Uncharted: The Lost Legacy was originally slated as DLC, however Naughty Dog soon realised they had something special on their hands and decided to spend a little more time on it to expand it into a standalone game. This instantly raised expectations and of course the price tag. It isn’t a full priced game, but has a fully-fledged single player campaign and all the multiplayer modes from Uncharted 4 as well.
You follow Chloe Frazer and Nadine Ross on the hunt for the Tusk of Ganesh and discover the secrets of the Hoysala Empire. These events occur after Uncharted 4, but in a completely different location. As with every Uncharted game there is an antagonist and The Lost Legacy is no different. Asav, an unassuming man in glasses runs an army of soldiers who are after the same treasure with an ulterior motive. Throughout the game you unlock more of Chloe’s back story, with some genuinely touching moments, one in particular that made my eyes water. Nadine on the other hand remains fairly wooden, her history remains a mystery for the most part, but this is likely due to her tight-lipped character. She is not a person who is comfortable talking about her emotions, so at least it is fitting to a degree. Most of the character-building dialogue happens during gameplay and optional conversations that prevent the traversing from becoming stale. Nadine does open up a little, but annoyingly it seems to happen when the game ends.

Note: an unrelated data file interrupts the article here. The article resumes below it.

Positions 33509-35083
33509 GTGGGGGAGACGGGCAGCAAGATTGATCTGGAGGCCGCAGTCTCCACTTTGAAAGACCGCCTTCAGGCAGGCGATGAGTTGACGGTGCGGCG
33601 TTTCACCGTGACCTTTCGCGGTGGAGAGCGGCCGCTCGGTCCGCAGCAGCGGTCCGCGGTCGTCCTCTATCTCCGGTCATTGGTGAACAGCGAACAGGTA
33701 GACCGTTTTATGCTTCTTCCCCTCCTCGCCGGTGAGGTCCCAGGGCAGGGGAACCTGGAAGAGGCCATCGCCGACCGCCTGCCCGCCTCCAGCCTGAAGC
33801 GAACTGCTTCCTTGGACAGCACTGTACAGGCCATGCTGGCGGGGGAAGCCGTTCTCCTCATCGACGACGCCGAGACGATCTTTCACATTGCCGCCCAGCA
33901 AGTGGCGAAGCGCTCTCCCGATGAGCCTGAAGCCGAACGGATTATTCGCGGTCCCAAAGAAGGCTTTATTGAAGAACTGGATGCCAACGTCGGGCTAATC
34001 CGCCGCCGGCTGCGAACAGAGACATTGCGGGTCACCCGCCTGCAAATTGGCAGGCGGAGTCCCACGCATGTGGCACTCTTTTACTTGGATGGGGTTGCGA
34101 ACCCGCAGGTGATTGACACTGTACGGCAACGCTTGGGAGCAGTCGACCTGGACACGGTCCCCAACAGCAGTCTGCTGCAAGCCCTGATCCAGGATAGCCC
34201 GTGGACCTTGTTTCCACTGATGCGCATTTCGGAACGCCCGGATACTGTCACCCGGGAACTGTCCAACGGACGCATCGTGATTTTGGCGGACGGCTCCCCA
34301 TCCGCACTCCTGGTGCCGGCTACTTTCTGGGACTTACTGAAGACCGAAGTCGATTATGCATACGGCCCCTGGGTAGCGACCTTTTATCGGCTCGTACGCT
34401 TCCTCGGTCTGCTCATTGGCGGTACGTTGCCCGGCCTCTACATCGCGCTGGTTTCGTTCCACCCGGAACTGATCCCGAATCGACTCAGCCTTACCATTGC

The voice acting and facial capture is spectacular and the aforementioned moment was captured beautifully. Claudia Black’s subtle reaction sold it perfectly and was probably why it hit me the way it did. Chloe is clearly the star of the show, and you never get to control Nadine. I did have a few moments where I missed Nathan Drakes’ character, his charm and cheeky attitude definitely leads to a more entertaining moment to moment game, but Chloe also has her moments, albeit sparsely.
One of the most interesting stages is Chapter 4, the Western Ghats region. This is similar to the Madagascar level in Uncharted 4 where the world opens up, but this time it’s even bigger! Go wherever you want, in whatever order you want; from looking for secret tokens, treasures or carrying out the story-progressing missions. It’s easy to spend over 2 hours here and I loved every minute. The other missions, and even the story follows the classic formula, and it works. Stages are peppered with hands-down, the best puzzles Naughty Dog have created; some are very creative, challenging and jaw-dropping-ly clever. The pacing is also superb and there is no longer the difficulty spike I have experienced in every other Uncharted title.